The Good Childhood Report 2020
Our annual Good Childhood Report shows trends in children's well-being. Our research also seeks to understand the experiences of children who have low well-being - what enhances and hinders their happiness. We have made every effort to reflect children’s own views in the reports. We identify and focus on topics that children tell us are important.
What is well-being?
‘Well-being’ is used to refer to a range of things in everyday life, such as being happy, not being ill, feeling fulfilled and being financially secure.
‘Well-being, put simply, is about ‘how we are doing’ as individuals, communities and as a nation, and how sustainable this is for the future’.
There is debate about what constitutes individuals’ well-being, and, as a result, there are a range of different definitions. Broadly speaking, two different types of measures are used:
- ‘Objective’ measures, which use social indicators on people’s lives, such as physical health, education and material resources.
- ‘Subjective’ measures, which focus on people’s own views about how their life is going.
The Good Childhood Reports focus primarily on children’s own views of their lives - or the subjective well-being of children.
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The current state of children's well-being
In the full Good Childhood Report, we report on a number of different measures of children’s subjective well-being. These include the trends for six areas of life from the Understanding Society survey, and three measures reported by the ONS and our own Good Childhood Index.
This year’s annual household panel survey was conducted between April and June 2020 with just over 2,000 young people aged 10 to 17 across the UK, and their parent or carer. It provides the most up-to-date picture of children’s well-being.
Findings from The Good Childhood Index
In 2020, as in previous years, children are most happy on average with their relationships with their family. However, in contrast with previous years where the largest proportion were unhappy with the school that they go to, in 2020 a higher proportion of children were unhappy with the choice they have in life.
As children were in lockdown as part of measures to manage the Coronavirus pandemic, the higher proportion unhappy with choice may therefore be related to the restrictions on social contact and other aspects of life that were in place at this time.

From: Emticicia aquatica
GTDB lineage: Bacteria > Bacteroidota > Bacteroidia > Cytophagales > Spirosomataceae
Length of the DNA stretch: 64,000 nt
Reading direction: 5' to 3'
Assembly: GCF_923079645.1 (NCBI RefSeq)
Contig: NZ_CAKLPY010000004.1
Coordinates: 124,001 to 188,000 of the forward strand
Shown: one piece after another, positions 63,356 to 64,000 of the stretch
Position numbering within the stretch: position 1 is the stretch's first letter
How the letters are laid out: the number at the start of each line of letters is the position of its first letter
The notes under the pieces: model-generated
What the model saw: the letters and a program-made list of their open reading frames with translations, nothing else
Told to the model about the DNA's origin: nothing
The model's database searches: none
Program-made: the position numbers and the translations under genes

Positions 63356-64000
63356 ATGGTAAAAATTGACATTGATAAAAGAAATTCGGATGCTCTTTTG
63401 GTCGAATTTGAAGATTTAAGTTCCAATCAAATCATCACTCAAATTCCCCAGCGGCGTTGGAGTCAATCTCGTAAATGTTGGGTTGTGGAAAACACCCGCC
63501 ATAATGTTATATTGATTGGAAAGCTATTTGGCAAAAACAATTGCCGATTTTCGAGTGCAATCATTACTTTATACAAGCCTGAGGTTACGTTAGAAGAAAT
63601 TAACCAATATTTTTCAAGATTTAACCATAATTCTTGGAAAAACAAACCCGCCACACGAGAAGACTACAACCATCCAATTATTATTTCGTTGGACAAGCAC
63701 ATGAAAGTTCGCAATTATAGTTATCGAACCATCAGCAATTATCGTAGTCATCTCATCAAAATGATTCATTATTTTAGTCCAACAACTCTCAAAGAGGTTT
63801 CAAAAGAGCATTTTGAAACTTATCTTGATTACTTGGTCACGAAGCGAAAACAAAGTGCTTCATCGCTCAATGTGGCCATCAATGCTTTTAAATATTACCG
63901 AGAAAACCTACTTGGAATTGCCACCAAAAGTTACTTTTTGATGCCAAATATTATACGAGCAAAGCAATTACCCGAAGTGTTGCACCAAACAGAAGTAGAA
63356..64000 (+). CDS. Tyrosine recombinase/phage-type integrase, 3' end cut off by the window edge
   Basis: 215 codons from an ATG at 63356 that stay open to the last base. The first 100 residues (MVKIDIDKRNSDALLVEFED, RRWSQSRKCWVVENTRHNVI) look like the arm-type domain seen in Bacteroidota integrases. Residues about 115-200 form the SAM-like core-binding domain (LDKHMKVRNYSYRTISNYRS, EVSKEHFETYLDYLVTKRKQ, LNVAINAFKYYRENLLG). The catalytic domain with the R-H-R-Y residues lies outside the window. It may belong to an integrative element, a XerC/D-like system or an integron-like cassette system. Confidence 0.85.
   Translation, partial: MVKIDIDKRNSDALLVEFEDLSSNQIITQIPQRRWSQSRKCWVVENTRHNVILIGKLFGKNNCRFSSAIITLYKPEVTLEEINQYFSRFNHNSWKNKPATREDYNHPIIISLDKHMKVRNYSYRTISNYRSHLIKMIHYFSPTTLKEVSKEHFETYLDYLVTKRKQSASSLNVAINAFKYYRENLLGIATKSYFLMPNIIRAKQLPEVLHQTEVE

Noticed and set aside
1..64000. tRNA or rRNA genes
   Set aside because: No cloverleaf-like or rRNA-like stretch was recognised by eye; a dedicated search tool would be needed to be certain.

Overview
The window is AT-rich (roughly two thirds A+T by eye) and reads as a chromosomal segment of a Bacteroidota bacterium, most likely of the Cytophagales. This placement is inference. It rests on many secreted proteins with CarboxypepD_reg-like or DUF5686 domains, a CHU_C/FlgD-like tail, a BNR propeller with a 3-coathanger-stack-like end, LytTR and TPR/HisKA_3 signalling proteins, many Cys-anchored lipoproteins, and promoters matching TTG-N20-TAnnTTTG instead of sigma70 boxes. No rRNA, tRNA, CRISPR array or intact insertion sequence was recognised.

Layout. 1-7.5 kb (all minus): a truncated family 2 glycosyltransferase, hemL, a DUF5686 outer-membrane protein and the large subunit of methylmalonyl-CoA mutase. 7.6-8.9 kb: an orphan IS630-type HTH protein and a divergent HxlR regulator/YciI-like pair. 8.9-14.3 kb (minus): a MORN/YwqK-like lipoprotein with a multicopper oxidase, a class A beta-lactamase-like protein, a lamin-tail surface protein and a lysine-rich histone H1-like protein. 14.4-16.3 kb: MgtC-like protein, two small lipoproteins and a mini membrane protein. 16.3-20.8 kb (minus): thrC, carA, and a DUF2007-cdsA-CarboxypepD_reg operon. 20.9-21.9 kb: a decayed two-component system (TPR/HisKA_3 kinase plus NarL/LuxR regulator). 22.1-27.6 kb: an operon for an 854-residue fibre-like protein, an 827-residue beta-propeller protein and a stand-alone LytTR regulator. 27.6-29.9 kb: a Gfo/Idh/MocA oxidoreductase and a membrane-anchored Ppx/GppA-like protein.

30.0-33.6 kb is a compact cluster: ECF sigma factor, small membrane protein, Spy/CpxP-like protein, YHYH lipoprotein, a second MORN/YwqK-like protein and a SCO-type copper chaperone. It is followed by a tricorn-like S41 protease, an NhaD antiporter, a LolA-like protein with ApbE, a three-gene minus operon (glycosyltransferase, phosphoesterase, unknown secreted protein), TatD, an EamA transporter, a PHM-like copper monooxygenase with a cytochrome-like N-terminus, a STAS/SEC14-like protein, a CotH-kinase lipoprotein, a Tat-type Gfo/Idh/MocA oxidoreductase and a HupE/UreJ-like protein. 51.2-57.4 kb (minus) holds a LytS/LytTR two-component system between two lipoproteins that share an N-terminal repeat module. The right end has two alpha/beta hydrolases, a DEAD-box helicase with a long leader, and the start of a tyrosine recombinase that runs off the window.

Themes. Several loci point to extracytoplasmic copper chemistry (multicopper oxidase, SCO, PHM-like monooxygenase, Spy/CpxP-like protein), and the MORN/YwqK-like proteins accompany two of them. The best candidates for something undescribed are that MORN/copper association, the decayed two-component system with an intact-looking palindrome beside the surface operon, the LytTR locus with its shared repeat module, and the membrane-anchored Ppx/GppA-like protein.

Findings from ONS well-being measure
In our 2020 survey, 18% of children scored below the midpoint for life satisfaction and, for the purposes of this report, are deemed to have low well-being. As noted in our recent report Life on Hold, this reflects a larger proportion scoring below the midpoint than in the last five household surveys, when the proportion ranged between 10% and 13%.
Time trends in children's well-being
Since 2013, we have presented trends in children’s well-being over time based on the most up-to-date findings from Understanding Society. The latest available data for this survey are for 2017-18, and reflect children’s (aged 10 to 15) well-being before the 2020 Coronavirus pandemic.
Children's happiness with life as a whole
- The average score for happiness with life as a whole was significantly lower in 2017-18 than when the survey began.
- The proportion of children unhappy with their life as a whole was also significantly higher in 2017-18 (5.9% compared to 3.8% in 2009-10).
- There was no significant difference between the mean score for boys and the mean score for girls in 2017-18.
Children's happiness with appearance
- The average score for happiness with appearance was significantly lower in 2017-18 than when the survey began.
- The proportion of children unhappy with their appearance was significantly higher in 2017-18 (13.9% compared to 11.2% in 2009-10).
- The mean score for boys has been significantly higher than for girls since the survey began, although the gender gap has reduced in more recent waves.
Children's happiness with school
- The average score for happiness with school was significantly lower in 2017-18 than when the survey began (with a similar mean score to that reported last year).
- The proportion of children unhappy with their school was also significantly higher in 2017-18 (11.1% compared to 8.9% in 2009-10).
- There was no significant difference between girls and boys mean scores for happiness with school in 2017-18.
Children's happiness with friends
The average score for happiness with friends was significantly lower in 2017-18 than when the survey began.
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International trends in children's well-being
This year, we looked at some of the latest international comparative statistics, in order to try to put the subjective well-being of children in the UK into a broader context and help us to understand what differences exist between countries.
We calculated the number of children in each country who had low well-being and might be defined as ‘struggling’ across four measures: life satisfaction, happiness, sadness and sense of purpose in life.
It showed that the UK had the fifth highest proportion of children (around 5%) struggling on all four measures; the highest proportion struggling on at least three; and the lowest proportion (27%) not having a low score for any of the four measures.
This indicates that at 15 years old, children in the UK have relatively low subjective well-being compared to the other European countries included in this comparison.
In the full Good Childhood Report 2020, we ask why this is the case. We also examine other international data on children’s well-being, including ‘Children’s World’s’ which compares satisfaction with different aspects of life for 10 year olds across a wide range of other European countries.